Every morning, we compile the links of the day and dump them here… highlighting the big storyline. Because there’s nothing quite as satisfying as a good morning dump.
“I think there are times I feel good out there on the court,” Hayward said. “And then there are other times where I feel a little lost, like I’m just floating out there.”
[…] “I need to just be more aggressive for myself, which I think it will help our team out,” he said. “I’m trying to make the right play a lot of times and sometimes that gets me in trouble. It’s about imposing my will on the game, and sometimes you just have to go attack it. I need to do more of that.”
This is something we are all seeing. Part of it is him not being the focal point like he was in Utah. He went from being the number one option there to being maybe the third option at this point, and that’s being generous.
There are often plays where Kyrie Irving and Al Horford play high pick and roll and Hayward stands in the opposite corner as a floor spacer. He’ll do nothing the whole possession but stand and watch, using his gravity as a shooter to clear the way for others.
That has value, but Kyle Korver can do the same thing. This isn’t what Gordon Hayward is used to nor is what he’s being paid for. Eventually the Celtics and Hayward are hoping he’ll progress to his former self.
One way they hope get him closer to that is his passing.
“G’s an all around player,” said Marcus Morris. “He can create for himself, he can create for everybody else. He’s a veteran like myself, he understands the game, he makes the right plays and it’s good to see him put the ball in his hand get going downhill and just creating for himself and everybody else.”
The Celtics’ struggles have hidden some of what Hayward has been able to bring during games. For example, he had four assists in Monday’s game in New Orleans, a statistic that alone seems pretty ordinary. Dig a little deeper, though, and you’ll see he also had 10 potential assists, which are passes that, had a shot gone in, would have been an assist for Hayward.
In my latest for Boston.com, I took a look at how the Celtics are trying to keep him involved by using the one skill that hasn’t left him. The problem is now becoming that he’s relying on the passing a bit too much, and is now becoming predictable.
Hayward, like the rest of the Celtics has to find a way to stay focused. It’s obvious Hayward is frustrated and that’s starting to permeate the rest of his game. He’s not a easily able to let misses slide. His slow progression is clearly bothering him.
I watch Hayward at practice and see him drilling open shots. His form is there, it’s just the shot at game speed is a little off. The big corner three he hit to help squash a Pelicans comeback in the fourth quarter was big for his confidence, and it’s important to keep building on that.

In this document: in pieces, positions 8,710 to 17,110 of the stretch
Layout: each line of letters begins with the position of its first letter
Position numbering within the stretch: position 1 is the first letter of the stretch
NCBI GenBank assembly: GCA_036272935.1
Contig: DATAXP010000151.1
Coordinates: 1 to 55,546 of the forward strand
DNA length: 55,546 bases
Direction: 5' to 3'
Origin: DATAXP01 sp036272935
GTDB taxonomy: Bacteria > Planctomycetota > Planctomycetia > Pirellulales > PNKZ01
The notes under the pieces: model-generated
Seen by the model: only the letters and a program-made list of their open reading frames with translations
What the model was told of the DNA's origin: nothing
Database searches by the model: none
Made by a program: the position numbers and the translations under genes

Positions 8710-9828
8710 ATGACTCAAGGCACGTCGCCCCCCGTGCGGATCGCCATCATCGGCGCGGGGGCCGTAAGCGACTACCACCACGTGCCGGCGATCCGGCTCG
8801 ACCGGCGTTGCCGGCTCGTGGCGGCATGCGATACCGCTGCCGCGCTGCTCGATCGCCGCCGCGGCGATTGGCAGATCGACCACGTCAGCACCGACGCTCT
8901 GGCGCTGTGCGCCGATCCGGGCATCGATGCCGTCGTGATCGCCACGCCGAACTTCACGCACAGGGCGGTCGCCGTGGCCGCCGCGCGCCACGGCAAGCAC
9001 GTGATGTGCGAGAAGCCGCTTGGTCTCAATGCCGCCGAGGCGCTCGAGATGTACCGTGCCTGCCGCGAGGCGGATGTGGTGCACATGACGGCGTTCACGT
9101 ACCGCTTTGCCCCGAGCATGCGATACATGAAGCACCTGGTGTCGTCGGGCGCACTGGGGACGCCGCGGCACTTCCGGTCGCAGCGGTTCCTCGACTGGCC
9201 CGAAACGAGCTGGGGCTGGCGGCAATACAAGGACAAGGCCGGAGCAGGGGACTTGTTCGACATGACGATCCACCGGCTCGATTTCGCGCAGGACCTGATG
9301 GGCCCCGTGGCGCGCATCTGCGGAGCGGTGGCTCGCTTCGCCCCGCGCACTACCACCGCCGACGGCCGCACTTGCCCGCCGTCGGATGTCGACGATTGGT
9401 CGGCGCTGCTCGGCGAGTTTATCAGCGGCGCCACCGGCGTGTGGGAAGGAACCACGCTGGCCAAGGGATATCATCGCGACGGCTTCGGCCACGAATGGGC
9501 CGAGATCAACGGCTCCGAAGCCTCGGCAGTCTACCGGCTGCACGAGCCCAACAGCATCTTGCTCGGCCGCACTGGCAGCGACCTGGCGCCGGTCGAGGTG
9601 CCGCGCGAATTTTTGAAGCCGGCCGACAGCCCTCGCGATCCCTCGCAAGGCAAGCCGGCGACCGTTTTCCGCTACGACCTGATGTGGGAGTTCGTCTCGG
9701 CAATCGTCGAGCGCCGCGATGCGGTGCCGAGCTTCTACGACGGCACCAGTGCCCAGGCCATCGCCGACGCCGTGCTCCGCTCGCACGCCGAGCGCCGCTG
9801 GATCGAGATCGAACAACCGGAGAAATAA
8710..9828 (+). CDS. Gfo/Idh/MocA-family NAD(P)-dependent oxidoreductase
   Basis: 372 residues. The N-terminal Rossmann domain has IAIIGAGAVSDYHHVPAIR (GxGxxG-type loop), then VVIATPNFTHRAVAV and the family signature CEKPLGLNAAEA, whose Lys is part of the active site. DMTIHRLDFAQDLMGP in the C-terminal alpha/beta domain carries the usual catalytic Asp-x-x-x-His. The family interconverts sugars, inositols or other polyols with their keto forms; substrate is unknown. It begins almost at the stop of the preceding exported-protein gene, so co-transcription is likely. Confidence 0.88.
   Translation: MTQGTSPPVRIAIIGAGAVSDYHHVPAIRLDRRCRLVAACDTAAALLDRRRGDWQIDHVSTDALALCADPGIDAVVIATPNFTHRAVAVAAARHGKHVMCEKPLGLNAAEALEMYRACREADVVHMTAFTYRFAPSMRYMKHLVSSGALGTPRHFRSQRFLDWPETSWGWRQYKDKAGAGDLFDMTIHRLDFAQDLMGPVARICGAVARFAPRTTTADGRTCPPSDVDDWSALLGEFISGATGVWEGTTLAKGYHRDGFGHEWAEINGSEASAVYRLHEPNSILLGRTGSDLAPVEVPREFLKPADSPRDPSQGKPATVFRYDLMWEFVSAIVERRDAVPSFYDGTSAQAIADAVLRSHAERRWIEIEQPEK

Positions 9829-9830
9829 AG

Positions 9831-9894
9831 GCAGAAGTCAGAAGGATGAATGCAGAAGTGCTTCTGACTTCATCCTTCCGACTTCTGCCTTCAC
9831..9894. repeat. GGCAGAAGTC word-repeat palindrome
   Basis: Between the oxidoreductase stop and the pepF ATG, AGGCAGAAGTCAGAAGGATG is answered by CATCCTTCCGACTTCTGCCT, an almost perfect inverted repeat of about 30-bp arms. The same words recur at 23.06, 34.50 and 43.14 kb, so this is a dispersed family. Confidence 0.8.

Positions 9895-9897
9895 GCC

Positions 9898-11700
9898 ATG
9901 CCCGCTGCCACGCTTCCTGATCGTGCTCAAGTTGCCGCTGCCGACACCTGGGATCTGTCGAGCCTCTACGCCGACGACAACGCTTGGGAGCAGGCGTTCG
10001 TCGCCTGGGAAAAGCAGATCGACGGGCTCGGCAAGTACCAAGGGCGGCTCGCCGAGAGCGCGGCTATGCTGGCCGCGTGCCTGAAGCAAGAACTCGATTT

Honestly, Hayward making a few shots will start making him feeling whole again. He needs to feel dangerous out there again.
Kyrie says he’s pushing Hayward to search for his own shot. Hayward admits he’s too passive in that regard. Tonight against the Cavs could be a nice way for Hayward to take advantage of a bad team to get himself back on track.
Related links: Herald: Gordon Hayward could provide nice booster shot to Celtics | NBCS Boston: Kyrie Irving wants Gordon Hayward to be more aggressive on offense | MassLive: Kyrie Irving to Gordon Hayward: ‘You are a great talent in this league, and I don’t want you to ever forget that’
Page 2: Horford and Kyrie need to reconnect
Most of this change is due to Horford shooting a blistering 61.9 percent on 2s and 37.1 percent on 3s off of Irving’s passes this season, far better than the 2017-18 campaign. But one of the reasons why the Celtics outperformed expectations and why Irving’s name was in the MVP race last year was the amazing chemistry between these two.
Last season, Irving shot 51.8 percent from the floor on passes from Horford (a ridiculous 48.2 percent on 3s) but just 43.0 percent on passes from all other players. That magic between Irving and Horford isn’t happening this season as Irving is shooting just 43.7 percent on his passes. In other words, it’s leveled out. Everyone on the Celtics has to shoot better, but rekindling the Horford-to-Irving interaction can help turn things around.
Without watching the game tape to see why this is happening, I’m going to guess it’s because the Celtics offense is just different than it was last year. Horford has more passing options and the passes to Kyrie aren’t hitting him in the same spots on the floor.
It’s something to watch, and I’ll be interested to see if that number changes with Smart and Morris on the floor.
Kyrie Irving’s love affair with the skateboard culture
“I think also he’s interested in the fashion of it, the culture of skateboarding,” Rodriguez said. “The sneakers, our clothing, stuff like that is something it seems like he’s been influenced by.”
Irving said as much to MassLive as well.
“What (Rodriguez) has done, his creativity, and now for me to embrace the skate culture like I have for the last years of my life, but more or less bringing out my shoes and putting the skate stuff, it always comes from inspiration with him and other skate guys,” Irving said.
Kyrie has talked a little about his SB infatuation recently. The good thing for all of us is that he’s not really skating anymore… and if he is it’s basic stuff. No half-ollie flubelcranks or whatever the hell those tricks are called.
As always, I appreciate Kyrie Irving’s individuality. It’s clear he’s evolving as a person and as a player. I think it’s cool to watch.
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